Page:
Internet references or short “links” are the binding fabric of the web. Markdown encourages their use by providing simple markup options.

The easiest way to create a link is to write the reference directly into the text and let it be handled automatically. If we want to name a link, we need to connect the name with the reference.

A reference to your own website is called an internal link, a reference to another an external link.

Syntax

A URL (Uniform Resource Locator) starting with http:// or https:// is automatically transformed into a link by the linkify extension. If you want to stop this default behavior, you can set linkify to false in the configuration.

There are two ways to include links from a word or phrase:

  1. You can include them inline within the text.
  2. They may also be written in a separate reference like a footnote.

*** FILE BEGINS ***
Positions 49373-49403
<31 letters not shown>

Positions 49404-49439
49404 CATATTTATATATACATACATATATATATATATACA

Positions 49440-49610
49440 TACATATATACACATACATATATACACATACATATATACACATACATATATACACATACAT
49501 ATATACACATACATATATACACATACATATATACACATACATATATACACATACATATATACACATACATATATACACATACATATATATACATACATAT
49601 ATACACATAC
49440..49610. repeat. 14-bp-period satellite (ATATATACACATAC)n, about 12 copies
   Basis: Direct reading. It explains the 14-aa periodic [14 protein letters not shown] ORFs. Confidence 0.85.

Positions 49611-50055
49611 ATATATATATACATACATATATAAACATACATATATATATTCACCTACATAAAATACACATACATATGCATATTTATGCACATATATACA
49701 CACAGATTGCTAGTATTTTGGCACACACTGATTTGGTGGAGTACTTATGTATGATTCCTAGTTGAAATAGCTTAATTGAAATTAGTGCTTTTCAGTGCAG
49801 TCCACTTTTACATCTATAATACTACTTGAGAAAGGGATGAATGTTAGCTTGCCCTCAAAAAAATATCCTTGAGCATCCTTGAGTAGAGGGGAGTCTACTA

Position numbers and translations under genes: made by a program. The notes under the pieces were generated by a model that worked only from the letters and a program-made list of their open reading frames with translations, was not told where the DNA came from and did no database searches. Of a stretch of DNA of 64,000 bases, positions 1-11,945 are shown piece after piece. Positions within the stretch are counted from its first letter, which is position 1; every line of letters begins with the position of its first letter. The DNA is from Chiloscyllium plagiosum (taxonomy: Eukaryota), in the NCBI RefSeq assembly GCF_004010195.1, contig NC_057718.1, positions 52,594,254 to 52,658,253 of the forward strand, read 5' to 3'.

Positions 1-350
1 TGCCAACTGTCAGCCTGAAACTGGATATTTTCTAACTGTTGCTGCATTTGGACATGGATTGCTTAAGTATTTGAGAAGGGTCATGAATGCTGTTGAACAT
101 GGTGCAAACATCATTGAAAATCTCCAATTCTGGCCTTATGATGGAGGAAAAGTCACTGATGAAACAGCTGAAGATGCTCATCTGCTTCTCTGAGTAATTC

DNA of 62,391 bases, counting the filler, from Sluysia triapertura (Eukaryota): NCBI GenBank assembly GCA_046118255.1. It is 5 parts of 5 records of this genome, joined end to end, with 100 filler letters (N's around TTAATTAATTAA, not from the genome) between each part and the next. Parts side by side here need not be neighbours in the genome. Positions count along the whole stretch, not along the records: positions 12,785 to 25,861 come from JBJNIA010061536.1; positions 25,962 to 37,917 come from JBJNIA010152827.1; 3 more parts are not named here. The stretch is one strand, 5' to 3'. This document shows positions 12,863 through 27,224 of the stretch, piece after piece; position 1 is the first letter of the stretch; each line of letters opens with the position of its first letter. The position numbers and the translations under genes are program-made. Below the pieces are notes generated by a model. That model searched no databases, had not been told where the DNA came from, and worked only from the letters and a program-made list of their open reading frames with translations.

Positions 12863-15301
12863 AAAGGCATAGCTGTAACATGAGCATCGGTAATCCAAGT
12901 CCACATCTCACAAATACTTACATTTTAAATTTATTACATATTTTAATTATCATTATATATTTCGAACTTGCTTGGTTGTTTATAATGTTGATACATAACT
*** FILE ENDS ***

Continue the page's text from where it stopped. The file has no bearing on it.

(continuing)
Automatic links

We can surround URLs for better legibility in the markdown file
with angle brackets <>. The result is the same:

http://www.example.com or <http://www.example.com>
are linked automatically to
http://www.example.com or http://www.example.com.

The link inside of the text has to be enclosed by square brackets [] and the
URL and the optional title follow directly afterwards in parens ().

Examples

- [This is an inline-style link](https://www.google.com)
- [This is an inline-style link](https://www.google.com "Google's Homepage")
 with a title.
 Hover your mouse on top of it.

A reference link is marked by a second set of square brackets with a reference name inside. [Link to Example][refexample] is displayed as:

Link to Example

The reference marker has to be repeated somewhere else in the file, followed by a colon :, the URL and an optional title:

[refexample]: http://www.example.com "Example page"

This line is never shown, the information is only used to generate the the link.